So, as I said, forget about all of the cultural implications of massive immigration in the contemporary multiculturalist context, whether or not you think the implications really exist, as I have described them. Think about the actual costs to the United States, to the taxpayer of the United States. We are encouraged to keep open borders and allow illegal immigration into this country because many members of Congress believe in the concept of cheap labor, the idea that businesses should be able to hire the cheapest labor possible, and if you get such cheap labor from aliens who move across the border illegally, so be it.
While many Republicans and some Democrats in Congress are interested in cheap labor for businesses, most Democrats are much more interested in the votes that may accrue to them by the increase in the number of people who are here in this country as immigrants, either legal or illegal. The differing partisan motives have the combined effect of creating a very big problem--a problem in addition to the general problem of immigration. Because of so much congressianal opposition to any effective action to deal with the very critical problem of massive immigration in a multiculturalist context, it is extremely difficult to actually do anything about the problem.
It is very hard to stop massive immigration, or stop the problem from getting even worse than it is. It is hard to actually address the problem and reform immigration when we have got these two pressure groups--the partisan political pressure group on the Democratic side of the aisle and the cheap-labor pressure group on the Republi- can side. And I say all the time cheap labor is only cheap to the employer. It is not cheap to the American public. It costs us greatly. It costs us an enormous amount of money to provide the infrastructure for those people who are here working for very low wages.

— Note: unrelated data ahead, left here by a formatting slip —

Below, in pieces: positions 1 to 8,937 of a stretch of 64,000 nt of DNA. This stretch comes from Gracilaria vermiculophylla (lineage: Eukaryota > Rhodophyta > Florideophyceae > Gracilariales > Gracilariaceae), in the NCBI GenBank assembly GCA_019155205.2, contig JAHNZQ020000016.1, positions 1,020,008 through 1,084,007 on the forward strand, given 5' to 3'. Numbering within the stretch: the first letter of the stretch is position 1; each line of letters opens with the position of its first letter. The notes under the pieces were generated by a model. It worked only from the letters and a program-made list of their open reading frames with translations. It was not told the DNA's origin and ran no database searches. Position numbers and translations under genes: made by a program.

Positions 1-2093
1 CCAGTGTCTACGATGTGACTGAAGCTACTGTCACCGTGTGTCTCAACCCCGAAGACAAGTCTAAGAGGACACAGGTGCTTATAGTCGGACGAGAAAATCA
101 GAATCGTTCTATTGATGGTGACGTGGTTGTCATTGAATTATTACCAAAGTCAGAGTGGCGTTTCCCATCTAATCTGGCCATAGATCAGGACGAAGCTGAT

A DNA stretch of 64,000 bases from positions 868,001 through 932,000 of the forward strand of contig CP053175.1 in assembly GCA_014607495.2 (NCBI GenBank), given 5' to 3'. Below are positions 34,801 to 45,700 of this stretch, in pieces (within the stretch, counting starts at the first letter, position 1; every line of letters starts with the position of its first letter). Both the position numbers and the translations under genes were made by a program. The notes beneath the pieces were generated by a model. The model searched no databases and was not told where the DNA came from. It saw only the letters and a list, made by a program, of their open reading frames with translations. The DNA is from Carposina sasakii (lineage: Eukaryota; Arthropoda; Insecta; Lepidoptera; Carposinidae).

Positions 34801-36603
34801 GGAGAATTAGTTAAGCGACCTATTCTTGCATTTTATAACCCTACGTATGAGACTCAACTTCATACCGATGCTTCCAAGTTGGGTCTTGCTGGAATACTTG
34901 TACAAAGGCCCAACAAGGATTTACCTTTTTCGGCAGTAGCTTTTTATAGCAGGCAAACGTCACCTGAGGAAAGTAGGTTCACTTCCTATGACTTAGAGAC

Not only do we find that there are tax implications for us in terms of just the money that we will pay somebody for being here and having a low income, but there are the costs for schools. There are the costs for highways. There are the costs for hospitals and health care in a broader sense. All of these things, of course, are charged to the American taxpayer.
I would suggest that, if for no other reason, we have a legitimate cause here, a legiti- mate concern based around the fiscal issues presented by massive immigration. Our opponents will say, well, these people come, they work, they provide value. Again, they do work, they provide value, mostly for employers who oftentimes exploit them, who oftentimes use that labor, pay them less than even minimum wage, refuse to give them benefits, and, in many ways, make their lives something close to those of inden- tured servants.
While it seems to me that we have a legitimate interest in immigration reform, let's sweep that aside momentarily. Let's forget it for a moment. Say, okay, there is no cultural issue I care about listening to, and there is no fiscal issue that concerns me. Think about national security. Does that matter to anyone in the House of Represen- tatives? Should it matter to anyone in this body? Should it matter that our borders are porous? Does it matter that we have absolutely no control over who comes into this country? We do not know who they are. We do not know for how long they are here. We do not know for what purpose.